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Lightning Rods MP3 CD – Audiobook, MP3 Audio, Unabridged

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Product Details

  • MP3 CD
  • Publisher: Dreamscape Media; Unabridged edition (October 25, 2011)
  • Language: English
  • ISBN-10: 1611204836
  • ISBN-13: 978-1611204834
  • Product Dimensions: 5.6 x 4.9 x 0.4 inches
  • Shipping Weight: 2.4 ounces (View shipping rates and policies)
  • Average Customer Review: 3.3 out of 5 stars  See all reviews (23 customer reviews)
  • Amazon Best Sellers Rank: #5,857,444 in Books (See Top 100 in Books)

Editorial Reviews


A 2011 editor's choice. -
"The novel is artful without artifice, unabashedly blunt in all matters sexual, and scathing in its satirical attack on sexual harassment in the workplace." - AudioFile Magazine
"...funny, filthy...its true brilliance lies in DeWitt’s careful deployment of language..." - New York Times
"an original, sometimes titillating, exploration of human nature and American initiative." - Booklist
"DeWitt's deadpanned humor makes this slim book into a complex story that works as both surrealist metaphor and corporate parody." - New York Observer, "Fall Arts Preview: Top Ten Books"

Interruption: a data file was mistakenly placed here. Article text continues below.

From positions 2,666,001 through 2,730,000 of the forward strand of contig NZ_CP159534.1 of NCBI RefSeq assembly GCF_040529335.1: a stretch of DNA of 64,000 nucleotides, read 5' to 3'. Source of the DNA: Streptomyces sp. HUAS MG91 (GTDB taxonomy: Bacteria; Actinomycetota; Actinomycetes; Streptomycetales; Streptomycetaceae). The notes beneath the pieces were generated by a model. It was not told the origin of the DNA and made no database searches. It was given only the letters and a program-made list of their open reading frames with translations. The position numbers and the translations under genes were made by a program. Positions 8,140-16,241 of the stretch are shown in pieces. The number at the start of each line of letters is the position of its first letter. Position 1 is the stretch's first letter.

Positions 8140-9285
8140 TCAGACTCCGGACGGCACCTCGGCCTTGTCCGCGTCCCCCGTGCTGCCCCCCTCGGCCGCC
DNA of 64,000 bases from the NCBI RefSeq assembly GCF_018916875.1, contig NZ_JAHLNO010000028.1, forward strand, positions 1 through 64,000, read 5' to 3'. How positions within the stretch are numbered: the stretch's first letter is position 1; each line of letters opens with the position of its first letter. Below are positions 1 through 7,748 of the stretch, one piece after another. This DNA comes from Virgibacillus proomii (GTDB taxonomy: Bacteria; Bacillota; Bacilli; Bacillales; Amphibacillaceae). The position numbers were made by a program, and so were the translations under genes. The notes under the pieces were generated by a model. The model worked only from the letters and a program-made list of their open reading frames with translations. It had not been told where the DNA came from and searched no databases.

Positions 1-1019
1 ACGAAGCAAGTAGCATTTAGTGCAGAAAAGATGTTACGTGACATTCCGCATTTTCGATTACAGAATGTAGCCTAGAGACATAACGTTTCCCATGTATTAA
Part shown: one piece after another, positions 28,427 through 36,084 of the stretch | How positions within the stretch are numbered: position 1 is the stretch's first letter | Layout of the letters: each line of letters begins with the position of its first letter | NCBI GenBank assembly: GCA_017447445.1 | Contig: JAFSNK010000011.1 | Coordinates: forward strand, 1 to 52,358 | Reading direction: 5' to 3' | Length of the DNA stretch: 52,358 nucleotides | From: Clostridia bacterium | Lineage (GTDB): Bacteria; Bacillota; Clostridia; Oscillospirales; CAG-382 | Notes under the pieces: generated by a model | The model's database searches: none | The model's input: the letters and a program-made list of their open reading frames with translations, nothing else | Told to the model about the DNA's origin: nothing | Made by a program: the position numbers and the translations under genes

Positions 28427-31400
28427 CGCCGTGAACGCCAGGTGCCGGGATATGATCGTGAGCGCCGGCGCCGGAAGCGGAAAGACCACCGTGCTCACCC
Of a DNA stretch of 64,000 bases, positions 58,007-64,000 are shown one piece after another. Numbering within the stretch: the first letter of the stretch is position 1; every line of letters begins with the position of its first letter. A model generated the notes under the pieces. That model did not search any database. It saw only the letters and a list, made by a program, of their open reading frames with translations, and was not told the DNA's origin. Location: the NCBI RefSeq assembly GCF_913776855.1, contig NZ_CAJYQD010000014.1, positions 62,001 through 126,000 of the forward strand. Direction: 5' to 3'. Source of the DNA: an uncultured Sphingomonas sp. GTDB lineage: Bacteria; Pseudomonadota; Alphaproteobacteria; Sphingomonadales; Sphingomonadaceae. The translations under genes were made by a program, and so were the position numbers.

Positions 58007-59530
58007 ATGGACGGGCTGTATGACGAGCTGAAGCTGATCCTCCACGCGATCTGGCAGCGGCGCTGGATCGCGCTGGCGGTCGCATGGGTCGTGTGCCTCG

"Hyper-contemporary and artfully allegorical, Lightning Rods is a sprightly lampoon, full of corporate babble and technical jargon. It's laugh-out-loud funny, and unnervingly true...[Narrator] Dushko Petrovich's narration exaggerates DeWitt's humor without forsaking the seriousness of her satire. Lightning Rods should be required for...everyone in America." - eMusic
"Lightning Rods is A Modest Proposal for our sexually emancipated age. The only guilt involved in this pleasure will come to those who miss it." - Barnes & Noble Review
"Intelligent, funny, and absurd, Lightning Rods critiques contemporary perspectives on sex, capitalist logic, and the workplace." - Critical Mob
"In Lightning Rods, the nonperil Helen DeWitt has written a hilarious and pretty near perfect novel about...well, about selling and sex and the sound of the stories we tell ourselves, and of the stories we tell ourselves about the stories we tell ourselves, and of the stories we sell to others to help them have another story to sell to themselves, and about...did I mention sex? Lightning Rods is a strange and ingenious and happy-about-the-state-literature-making book." - Rivka Galchen, author of Atmospheric Disturbances
"Helen DeWitt shocks the reader with her intelligence. Lightning Rods, an exploration of the collective Id, is as lucid, methodical, and elegantly argued as a mathematical proof. It is also unremittingly filthy. DeWitt begins with a premise and goes on to think everything thinkable about it. A weird, generous, hilarious marvel." - Teju Cole, author of Open City
"Lightning Rods is one of the funniest, most unlikely, and most pleasurable novels I have ever read. If Henry Ford and Henry Miller got together to write a book, the result would be something like this." - Sheila Heti, author of We Need a Horse
"Savagely funny and wilfully provocative, Lightning Rods sees Helen DeWitt lets her fearless imagination run riot. A satirist up there with Swift and Orwell..." - Anthony Holden, author of Big Deal

About the Author